The meaning of being Mariah carey
What makes a great song that leaves a lasting impression? A large part of it depends on the storytelling skill of the songwriter – the ability to weave words that invoke feelings, reminiscing memories, renewing hopes, and even healing emotional pain. Coupled with the singer’s prowess, it can take only a few minutes for a powerful song to leave the entire world spellbound. Mariah Carey’s Christmas song is a perfect example.
Yes, you’ve got it right! It’s ‘that’ Christmas song – All I Want for Christmas Is You. When the holiday classic was released on October 29, 1994, not only did it become a phenomenal, global hit, but also received critical acclaim, topping the charts in 26 countries. The New Yorker described it as “one of the few worthy modern additions to the holiday cannon.” Today, it’s one of the all-time favorite holiday songs, which include Christmas Carols and Wham!’s Last Christmas. Her Merry Christmas album is the bestselling Christmas album of all time, with global sales of over 15 million copies.
But there’s more to this music Diva, who is also named the Queen of Christmas. Behind the glamorous exterior and extravagant lifestyle is a woman whose inner journey was nothing but grievance and struggle. It was a journey in search of true self-love and acceptance against neglect and rejection from her own mother.
Born on March 27, 1969, the youngest of three children, Carey’s destiny seemed to be firmly set as her parents named her after a song from the 1951 Broadway musical Paint Your Wagon. Her father, Alfred Roy Carey, was an aeronautical engineer and her mother, Patricia Hickey, a voice coach and opera singer. On the surface, they looked like a young, affluent married couple with a promising life, but the truth is that Carey’s childhood was traumatic which left emotional scars into adulthood. She’s made a recovery only recently after years of psychological counseling and therapy.
As a daughter of mixed-race parents (her father was African American of Venezuelan descent, while her mother came from an Irish American family), Carey constantly experienced racial tensions in her community. The hostility was so severe that their neighbors poisoned the family dog and set fire to their car, resulting in Carey spending considerable time alone as a young girl.
When she was three, her parents divorced, and Carey and her older brother, Morgan, lived with their mother. It was the time she began imitating her mother’s singing of Verdi’s opera Rigoletto in Italian, unintentionally revealing her prodigy that even stunned her mother.
To Carey’s surprise, Patricia did not really appreciate her talent although she took after her mother and trained under her. In Carey’s 2020 memoir, The Meaning of Mariah Carey, she admitted their relationship was the source of lifelong frustration and torment. One of her most vivid childhood memories is an incident in which Patricia said that Carey “should only hope that one day you become half the singer I am.”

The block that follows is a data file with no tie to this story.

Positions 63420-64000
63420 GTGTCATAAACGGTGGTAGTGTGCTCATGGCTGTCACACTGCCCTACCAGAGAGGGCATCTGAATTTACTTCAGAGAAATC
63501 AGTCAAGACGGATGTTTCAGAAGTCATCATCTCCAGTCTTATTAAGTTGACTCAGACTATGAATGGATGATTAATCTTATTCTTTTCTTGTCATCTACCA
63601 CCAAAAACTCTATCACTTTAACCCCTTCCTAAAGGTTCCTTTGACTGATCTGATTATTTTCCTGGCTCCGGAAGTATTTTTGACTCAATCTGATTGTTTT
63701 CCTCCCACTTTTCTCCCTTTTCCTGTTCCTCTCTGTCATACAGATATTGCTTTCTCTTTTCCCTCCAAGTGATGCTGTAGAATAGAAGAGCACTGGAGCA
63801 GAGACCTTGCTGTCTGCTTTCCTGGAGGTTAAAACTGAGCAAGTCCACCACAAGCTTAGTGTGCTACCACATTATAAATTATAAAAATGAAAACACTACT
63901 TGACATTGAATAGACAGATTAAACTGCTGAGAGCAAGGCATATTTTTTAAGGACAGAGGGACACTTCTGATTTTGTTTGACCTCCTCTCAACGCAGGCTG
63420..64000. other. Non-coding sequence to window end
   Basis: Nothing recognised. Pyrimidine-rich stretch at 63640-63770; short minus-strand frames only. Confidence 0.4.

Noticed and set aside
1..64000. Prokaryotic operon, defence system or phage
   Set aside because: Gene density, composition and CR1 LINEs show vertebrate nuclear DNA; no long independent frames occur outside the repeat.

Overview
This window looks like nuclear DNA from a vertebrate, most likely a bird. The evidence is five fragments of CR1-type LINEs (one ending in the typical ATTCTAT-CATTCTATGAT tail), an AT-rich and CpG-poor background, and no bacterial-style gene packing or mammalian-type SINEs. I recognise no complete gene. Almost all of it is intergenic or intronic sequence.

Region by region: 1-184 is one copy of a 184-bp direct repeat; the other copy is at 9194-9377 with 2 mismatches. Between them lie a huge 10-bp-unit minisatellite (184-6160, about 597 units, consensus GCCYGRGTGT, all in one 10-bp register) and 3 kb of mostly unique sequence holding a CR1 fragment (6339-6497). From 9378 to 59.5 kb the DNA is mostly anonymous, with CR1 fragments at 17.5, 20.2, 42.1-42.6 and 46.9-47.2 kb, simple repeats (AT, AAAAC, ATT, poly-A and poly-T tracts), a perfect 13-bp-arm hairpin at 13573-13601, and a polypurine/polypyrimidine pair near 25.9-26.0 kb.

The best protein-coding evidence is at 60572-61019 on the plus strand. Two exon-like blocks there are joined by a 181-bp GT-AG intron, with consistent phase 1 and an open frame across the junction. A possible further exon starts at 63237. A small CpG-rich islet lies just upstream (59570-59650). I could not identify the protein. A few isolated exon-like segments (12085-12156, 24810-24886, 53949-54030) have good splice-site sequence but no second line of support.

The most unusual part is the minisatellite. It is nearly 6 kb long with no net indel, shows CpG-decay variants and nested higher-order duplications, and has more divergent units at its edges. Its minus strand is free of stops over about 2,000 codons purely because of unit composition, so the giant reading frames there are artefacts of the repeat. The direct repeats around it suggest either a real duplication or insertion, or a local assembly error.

Carey’s confusion over her mother’s rejection was shed to light years later. To Patricia, the sight of her children was a reminder of her own “failure” to meet her family’s expectations and pursue her own dreams. The marriage was a selfderogatory act in the eyes of Carey’s grandmother who could not accept that her beloved daughter could fall in love with a colored man. Carey’s career success even put further strain on their relationship which she was desperate to maintain although it breaks her heart every time she thinks about it.
The beginning of healing came when Carey was diagnosed with bipolar II disorder in 2001, following her hospitalization for physical and mental exhaustion from an insane work schedule since the launch of her first self-titled album in 1990. The recovery process was “excruciatingly painful” and has taken her “a lifetime to find the courage to confront the stark duality” of her mother. Carey later admitted, “To this day, what she said haunts and hurts me…those words that shot out of her mouth pierced my chest and were buried in my heart.”
It was also those putdowns and hostility from her family and others that kept her dreams alive. The 53-year-old singer said she has slowly learned to accept and love herself without the need for validation from her family. The only legacy from the trauma is probably her insomnia which has made her a night owl
Who could have believed that Carey’s singing genius – her ability to reach five of the eight octaves in the vocal range, a rare trait even among iconic singers – would have made her the center of envy and hatred since she was a little girl? Yet, she just bit the bullet and climbed her way to become a global sensation, with bestselling singles and albums one after another, throughout her 32 years in the music industry.
Interestingly, her music mostly brings about good feelings, happiness, hopes, and fun. When asked about her life lessons, Carey said she learned her first lesson about having faith in yourself during her early days as a singer.
Too young! Too light! Too black! Carey said she’s heard them all. But as long as you don’t lose hope in yourself, you will find a way out. “There are a lot of different storms that I feel like I’ve weathered throughout my life, even from childhood, and each one of them prepared me for the next one.”